In "Ode on Melancholy", Keats uses the images of three poisons in the first stanza: Wolf's bane, nightshade, and yew-berries. Are these poisons simply meant to connote death/suicide, or might they have a deeper purpose?
Keats may have chosen the first two of these specific poisons because he could associate them with grapes and wine, and he may have chosen yew-berries because they look like beads. The first poison is:
Wolf's-bane, tight-rooted, for its poisonous wine,
and in mythology, Medea gave Theseus a cup of wine poisoned by wolfsbane.
The second poison is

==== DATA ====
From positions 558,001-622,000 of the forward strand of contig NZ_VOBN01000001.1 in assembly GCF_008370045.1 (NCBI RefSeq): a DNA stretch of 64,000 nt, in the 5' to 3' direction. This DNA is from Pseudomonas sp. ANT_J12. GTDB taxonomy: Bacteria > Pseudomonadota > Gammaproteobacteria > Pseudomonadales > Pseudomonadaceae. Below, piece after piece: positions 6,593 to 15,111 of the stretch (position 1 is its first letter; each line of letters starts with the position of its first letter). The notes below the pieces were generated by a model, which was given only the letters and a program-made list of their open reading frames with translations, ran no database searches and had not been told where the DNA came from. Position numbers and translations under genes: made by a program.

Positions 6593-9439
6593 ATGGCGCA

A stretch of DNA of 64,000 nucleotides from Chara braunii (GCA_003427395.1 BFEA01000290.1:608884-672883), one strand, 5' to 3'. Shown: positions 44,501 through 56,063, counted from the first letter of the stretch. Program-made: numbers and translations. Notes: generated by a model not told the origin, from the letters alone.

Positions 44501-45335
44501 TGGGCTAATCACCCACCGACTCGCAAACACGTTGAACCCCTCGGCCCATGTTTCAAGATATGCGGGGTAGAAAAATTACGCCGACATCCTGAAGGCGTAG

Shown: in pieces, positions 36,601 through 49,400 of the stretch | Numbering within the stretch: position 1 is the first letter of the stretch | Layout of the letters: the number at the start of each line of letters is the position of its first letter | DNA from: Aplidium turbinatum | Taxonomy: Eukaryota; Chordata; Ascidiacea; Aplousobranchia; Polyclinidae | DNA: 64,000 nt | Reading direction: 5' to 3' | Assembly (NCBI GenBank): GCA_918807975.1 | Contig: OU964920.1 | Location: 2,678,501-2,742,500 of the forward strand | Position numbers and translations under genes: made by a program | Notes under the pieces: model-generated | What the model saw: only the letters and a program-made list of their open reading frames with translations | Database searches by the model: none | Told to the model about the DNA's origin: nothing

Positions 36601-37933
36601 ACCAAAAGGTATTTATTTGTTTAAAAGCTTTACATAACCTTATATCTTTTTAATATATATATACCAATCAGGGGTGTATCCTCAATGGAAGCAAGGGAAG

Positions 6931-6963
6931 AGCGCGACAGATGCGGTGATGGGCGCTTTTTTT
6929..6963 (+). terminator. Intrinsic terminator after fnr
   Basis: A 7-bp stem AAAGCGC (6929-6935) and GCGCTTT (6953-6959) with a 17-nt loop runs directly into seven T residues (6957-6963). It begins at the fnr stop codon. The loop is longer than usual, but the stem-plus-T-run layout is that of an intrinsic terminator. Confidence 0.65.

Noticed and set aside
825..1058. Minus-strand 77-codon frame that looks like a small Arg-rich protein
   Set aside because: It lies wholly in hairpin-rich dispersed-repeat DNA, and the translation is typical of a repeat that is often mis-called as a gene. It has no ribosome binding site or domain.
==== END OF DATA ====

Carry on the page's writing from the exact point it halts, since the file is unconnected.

nightshade, ruby grape of Proserpine;
Bitter nightshade is a vine with poisonous red berries which grow in clusters somewhat resembling bunches of small grapes. So again, we have an association with wine.
Yew berries are also red, although they look much less like grapes. Yew berries actually look like a little bit like beads, in that it looks like they have a hole through them (it actually only goes halfway through, the extremely poisonous seed being in the hole). Keats' line is
Make not your rosary of yew-berries,
What is the significance of this line? Rosaries are used for prayers, so possibly what Keats means here is something like "don't pray to death."
The theme of poisonous wine or grapes returns in the third stanza:
... and aching Pleasure nigh,
Turning to poison while the bee-mouth sips:
save him whose strenuous tongue
Can burst Joy's grape against his palate fine;
His soul shalt taste the sadness of her might,
And be among her cloudy trophies hung.